The step sum is a market sentiment indicator. The Dow Jones’ step sum below (Red Plot) has backed off some, indicating the bulls could use some liquid courage to bolster their confidence. But the all-important blue price plot is less than 1% away from its June 19th all-time high.

No one really knows what the future holds for themselves, or the Dow Jones. So we sometimes have to make assumptions to make our way from day to day. And right now the assumption I’m making is that until the Dow Jones makes it clear it wants to go down, it will continue going up.

Dow Jones ended last month with seven all-time highs

© Mark Lundeen

Okay, assuming I’m right, and the market continues going up, how much higher could it go? Well, the Dow Jones’ step sum or BEV charts aren’t much help in telling us that. However, the Dow Jones Total Market Groups’ (DJTMG) top 20 is a reliable barometer of the market’s future potential. And what the top 20 is telling us right now is that the best of what the current advance had to offer the bulls is best seen in their rear-view mirror.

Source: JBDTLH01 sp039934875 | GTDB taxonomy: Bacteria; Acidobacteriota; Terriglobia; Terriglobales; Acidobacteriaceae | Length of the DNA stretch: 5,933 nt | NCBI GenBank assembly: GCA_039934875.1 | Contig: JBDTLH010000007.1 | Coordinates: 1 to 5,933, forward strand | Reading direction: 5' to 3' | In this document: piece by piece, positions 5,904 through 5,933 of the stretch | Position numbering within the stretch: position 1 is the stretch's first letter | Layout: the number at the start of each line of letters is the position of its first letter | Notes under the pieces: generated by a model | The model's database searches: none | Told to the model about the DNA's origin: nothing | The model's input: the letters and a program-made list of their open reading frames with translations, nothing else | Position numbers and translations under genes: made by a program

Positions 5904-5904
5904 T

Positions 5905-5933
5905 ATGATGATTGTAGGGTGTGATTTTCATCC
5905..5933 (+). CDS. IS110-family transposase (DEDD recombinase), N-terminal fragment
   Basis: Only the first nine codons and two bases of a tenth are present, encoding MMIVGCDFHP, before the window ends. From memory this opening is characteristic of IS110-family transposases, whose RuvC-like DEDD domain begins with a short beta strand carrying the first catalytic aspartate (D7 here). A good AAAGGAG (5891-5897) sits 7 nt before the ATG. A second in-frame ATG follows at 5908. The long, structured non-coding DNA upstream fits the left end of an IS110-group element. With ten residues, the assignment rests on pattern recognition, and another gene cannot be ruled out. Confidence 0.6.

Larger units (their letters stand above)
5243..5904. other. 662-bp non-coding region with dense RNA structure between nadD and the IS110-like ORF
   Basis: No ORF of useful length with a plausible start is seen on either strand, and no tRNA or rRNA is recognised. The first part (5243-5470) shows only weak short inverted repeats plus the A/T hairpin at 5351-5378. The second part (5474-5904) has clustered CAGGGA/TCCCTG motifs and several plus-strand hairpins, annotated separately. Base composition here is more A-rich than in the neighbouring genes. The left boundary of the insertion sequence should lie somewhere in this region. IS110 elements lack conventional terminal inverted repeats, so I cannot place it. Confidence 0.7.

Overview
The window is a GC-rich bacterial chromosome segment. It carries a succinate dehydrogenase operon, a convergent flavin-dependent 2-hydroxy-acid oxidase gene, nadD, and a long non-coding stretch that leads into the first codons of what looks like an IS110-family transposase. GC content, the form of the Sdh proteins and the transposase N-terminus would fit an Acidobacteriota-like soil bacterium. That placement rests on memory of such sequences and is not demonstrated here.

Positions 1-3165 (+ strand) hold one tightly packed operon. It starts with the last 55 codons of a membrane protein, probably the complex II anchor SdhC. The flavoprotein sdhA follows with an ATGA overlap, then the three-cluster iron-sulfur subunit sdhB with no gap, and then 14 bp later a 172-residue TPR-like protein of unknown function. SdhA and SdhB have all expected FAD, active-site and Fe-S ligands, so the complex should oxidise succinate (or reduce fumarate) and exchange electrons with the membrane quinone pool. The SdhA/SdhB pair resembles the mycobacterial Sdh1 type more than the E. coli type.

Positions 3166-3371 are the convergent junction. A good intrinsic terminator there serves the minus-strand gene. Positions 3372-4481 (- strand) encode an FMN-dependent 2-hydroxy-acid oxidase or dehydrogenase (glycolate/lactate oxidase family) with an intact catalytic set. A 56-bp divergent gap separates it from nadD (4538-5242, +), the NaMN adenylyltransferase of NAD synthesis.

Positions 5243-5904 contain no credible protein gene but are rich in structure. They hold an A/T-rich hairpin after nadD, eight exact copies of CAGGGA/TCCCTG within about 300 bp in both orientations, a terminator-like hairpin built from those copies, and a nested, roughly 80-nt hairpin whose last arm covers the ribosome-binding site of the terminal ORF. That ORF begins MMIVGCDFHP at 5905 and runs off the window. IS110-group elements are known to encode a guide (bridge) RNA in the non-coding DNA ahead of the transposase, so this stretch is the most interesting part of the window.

I track 74 groups in the DJTMG, and the top 20 consists of the number of those 74 groups within 20% of their last all-time highs. No market indicator is perfect, but the top 20 reliably rises during bull markets, tops, and then reverses for the bear markets.

What the top 20 is saying now is that the broad stock market (if not for the Dow Jones and other major market indexes) peaked in Barron’s 07 July 2014 issue with 52 of 74 groups within 20% of their last all-time highs.

Predictably, the top 20 then declined to only 26 groups within 20% of their last all-time high in Barron’s 18 January 2016 issue. It was at this point when the “policy makers” once again began practicing bear-market interruptus. Since then the top 20 had remained around 45 groups within 20% of their last all-time highs.

Dow Jones ended last month with seven all-time highs

© Mark Lundeen

The Dow Jones may continue going up. However, the DJTMG’s top 20 (unlike from March 2009 to July 2014 where it advanced with the Dow Jones), is now refusing to follow the Dow’s lead tells us something important. That the market has become selective.

For the five years following March 2009, pretty much everything in the stock market was going up with the Dow Jones. This is how bull markets act in their early stages. But as bull markets approach their termination points, groups in the DJTMG stop making new all-time highs before the Dow Jones does, and that is exactly what we are seeing above. I can’t estimate how many points the Dow Jones could still rise, but with the top 20 stagnating as it has for the past year, the Dow’s potential is greatly limited.